Armchair Analyst: Crew still in the midst of rebuilding job
Over the next three weeks, MLSsoccer.com will take a look back at the 2012 season that was for all 19 clubs in Major League Soccer, starting with Toronto FC and ending with the Supporters' Shield-winning San Jose Earthquakes. You can find the schedule and comprehensive reviews for each team here.
2012 record: 15-12-7 (52 points); 44 GF / 44 GA (0 GD)
You could make a pretty solid argument – and I have, as have others on this website – that Robert Warzycha has done a borderline great job of rebuilding the Crew on the fly.
It’s hard for Columbus fans to accept, though. They won the MLS Cup/Supporters’ Shield double in Sigi Schmid’s final year, 2008. In Warzycha’s first, they won the Shield only and crashed out of the playoffs. In Warzycha’s second year, 2010, they finished second in the East. In 2011, fifth.
And finally, in 2012, they missed the playoffs. So that’s an obvious downward trend. But I still think Warzycha’s doing a good job.
What do rebuilding projects usually look like? Check out D.C. United, you impatient Crew fans. They won their two straight Shields in 2006 and '07, then spent five years in the wilderness (including a 2010 season in which they set the league record for fewest goals scored) before finally making it back to the playoffs. Or look at this year’s Rapids. Or the Revolution of the post-Taylor Twellman era.
By those measures (which are the ones we should be using), Warzycha has written the book on how to execute an overhaul while remaining competitive.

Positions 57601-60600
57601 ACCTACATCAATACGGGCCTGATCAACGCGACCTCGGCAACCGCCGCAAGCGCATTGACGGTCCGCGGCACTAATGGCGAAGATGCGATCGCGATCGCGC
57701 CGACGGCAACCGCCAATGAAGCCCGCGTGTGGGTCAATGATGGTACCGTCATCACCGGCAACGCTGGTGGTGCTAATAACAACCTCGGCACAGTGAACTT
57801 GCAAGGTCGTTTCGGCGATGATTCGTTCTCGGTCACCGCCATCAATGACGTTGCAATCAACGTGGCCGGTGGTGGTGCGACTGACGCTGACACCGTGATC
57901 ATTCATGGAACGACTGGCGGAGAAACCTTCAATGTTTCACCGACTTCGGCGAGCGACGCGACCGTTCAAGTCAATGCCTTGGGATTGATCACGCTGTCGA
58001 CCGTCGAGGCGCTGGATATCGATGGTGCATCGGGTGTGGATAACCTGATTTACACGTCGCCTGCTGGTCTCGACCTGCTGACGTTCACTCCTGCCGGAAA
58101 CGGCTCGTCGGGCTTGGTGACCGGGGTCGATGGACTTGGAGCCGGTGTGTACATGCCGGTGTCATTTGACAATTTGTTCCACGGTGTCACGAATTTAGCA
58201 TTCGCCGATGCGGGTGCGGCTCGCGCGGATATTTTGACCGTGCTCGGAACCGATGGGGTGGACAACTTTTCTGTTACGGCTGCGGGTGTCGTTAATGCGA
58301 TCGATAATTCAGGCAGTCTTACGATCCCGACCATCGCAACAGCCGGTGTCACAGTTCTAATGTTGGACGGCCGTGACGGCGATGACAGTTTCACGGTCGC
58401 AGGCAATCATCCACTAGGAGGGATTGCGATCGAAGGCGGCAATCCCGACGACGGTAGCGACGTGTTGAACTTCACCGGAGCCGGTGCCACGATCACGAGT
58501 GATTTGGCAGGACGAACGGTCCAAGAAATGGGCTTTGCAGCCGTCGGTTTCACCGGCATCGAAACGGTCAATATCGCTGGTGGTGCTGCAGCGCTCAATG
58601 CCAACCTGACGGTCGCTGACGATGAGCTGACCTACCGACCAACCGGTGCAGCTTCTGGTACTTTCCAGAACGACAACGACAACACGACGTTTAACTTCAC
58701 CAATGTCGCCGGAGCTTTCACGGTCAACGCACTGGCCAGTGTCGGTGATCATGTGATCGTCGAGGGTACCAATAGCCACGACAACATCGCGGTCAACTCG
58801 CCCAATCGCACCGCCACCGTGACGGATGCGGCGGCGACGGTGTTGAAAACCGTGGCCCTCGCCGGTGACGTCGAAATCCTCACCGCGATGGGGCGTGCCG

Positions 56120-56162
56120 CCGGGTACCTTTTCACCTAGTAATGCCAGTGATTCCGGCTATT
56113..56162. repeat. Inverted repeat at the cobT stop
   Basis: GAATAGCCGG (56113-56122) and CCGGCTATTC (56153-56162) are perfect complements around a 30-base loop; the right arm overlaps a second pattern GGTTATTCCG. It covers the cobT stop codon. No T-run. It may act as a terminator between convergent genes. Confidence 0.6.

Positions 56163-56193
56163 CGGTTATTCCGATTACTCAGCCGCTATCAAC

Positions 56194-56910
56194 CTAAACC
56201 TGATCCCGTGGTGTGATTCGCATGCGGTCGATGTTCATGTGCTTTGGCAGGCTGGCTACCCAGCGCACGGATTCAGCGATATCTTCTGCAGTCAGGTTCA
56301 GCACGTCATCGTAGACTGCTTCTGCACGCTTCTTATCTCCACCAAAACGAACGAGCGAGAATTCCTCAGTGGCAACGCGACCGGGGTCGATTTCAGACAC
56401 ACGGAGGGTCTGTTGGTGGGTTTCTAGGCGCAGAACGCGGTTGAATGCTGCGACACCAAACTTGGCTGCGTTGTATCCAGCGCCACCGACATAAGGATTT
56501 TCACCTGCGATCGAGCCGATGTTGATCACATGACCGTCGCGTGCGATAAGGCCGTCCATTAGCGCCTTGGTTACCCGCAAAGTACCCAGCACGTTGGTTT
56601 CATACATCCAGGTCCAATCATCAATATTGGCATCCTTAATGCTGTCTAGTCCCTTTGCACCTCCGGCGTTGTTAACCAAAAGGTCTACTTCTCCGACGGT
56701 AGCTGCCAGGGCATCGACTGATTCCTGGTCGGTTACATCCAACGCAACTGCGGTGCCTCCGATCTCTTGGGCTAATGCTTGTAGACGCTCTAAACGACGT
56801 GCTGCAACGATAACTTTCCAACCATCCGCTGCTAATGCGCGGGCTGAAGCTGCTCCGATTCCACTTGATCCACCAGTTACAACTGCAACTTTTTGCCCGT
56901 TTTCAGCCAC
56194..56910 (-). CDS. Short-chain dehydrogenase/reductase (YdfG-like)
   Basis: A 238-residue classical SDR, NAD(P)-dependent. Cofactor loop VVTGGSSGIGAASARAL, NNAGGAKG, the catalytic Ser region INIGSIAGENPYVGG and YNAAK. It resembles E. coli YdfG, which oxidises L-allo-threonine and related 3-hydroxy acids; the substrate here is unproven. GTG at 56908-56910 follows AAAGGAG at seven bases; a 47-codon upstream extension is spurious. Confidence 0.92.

And in the second half of the 2012 season, they finally looked something like what both he (and the Crew Stadium faithful) hoped for. The addition of Federico Higuaín, the 2012 Newcomer of the Year, and forward Jairo Arrieta gave Columbus a dynamism they’d lacked since the days of Schelotto.
GOAL: Marshall heads in Higuaín restart
Moving forward into 2013, then, expect that 4-4-1-1 to be the Crew’s identity. Higuaín finished behind only Landon Donovan and David Ferreira in chances generated from open play per 90 minutes, and he was even better on restarts. Arrieta runs the channels and checks to the ball hard, opening space for the wingers to exploit.
That’s a big reason why Eddie Gaven had his best-ever year as a goalscorer. With those three guys – Higuaín, Arrieta, Gaven – there’s every reason to think the Crew will compete for the postseason again in 2013.
There is concern, however, about the still-under-construction defense. Chad Marshall faded badly down the stretch. Julius James, Carlos Mendes and Sebastián Miranda are all out of the picture now. As it stands, there are only three true defenders – Marshall, Eric Gehrig and Josh Williams, a pleasant surprise filling in all over the backline this season – on the roster.
If they get Danny O’Rourke back, that’ll make four guys who can play in the center of the backline, and nobody who's a real fullback. So there’d better be a bit more wheeling and dealing to come from Warzycha, or things could get ugly fast in Crewville.
The other area of concern is in the deep central midfield. Milovan Mirosevic did a lot of dirty work despite wearing that No. 10, and it remains to be seen if he can be as effective in that role over the course of an entire season. Tony Tchani is back, but after four years it’s still unclear where his best spot is. Kevan George showed promise as a rookie, but is very raw.
It’s obvious, then, that there’s more rebuilding to come. Warzycha’s not done with his work yet, and however much that rankles in central Ohio, the fact is Columbus have a young, solid core that, with one or two additions and some good luck on the injury front, should be able to compete in the East for years.
And isn't that the point of a rebuilding project?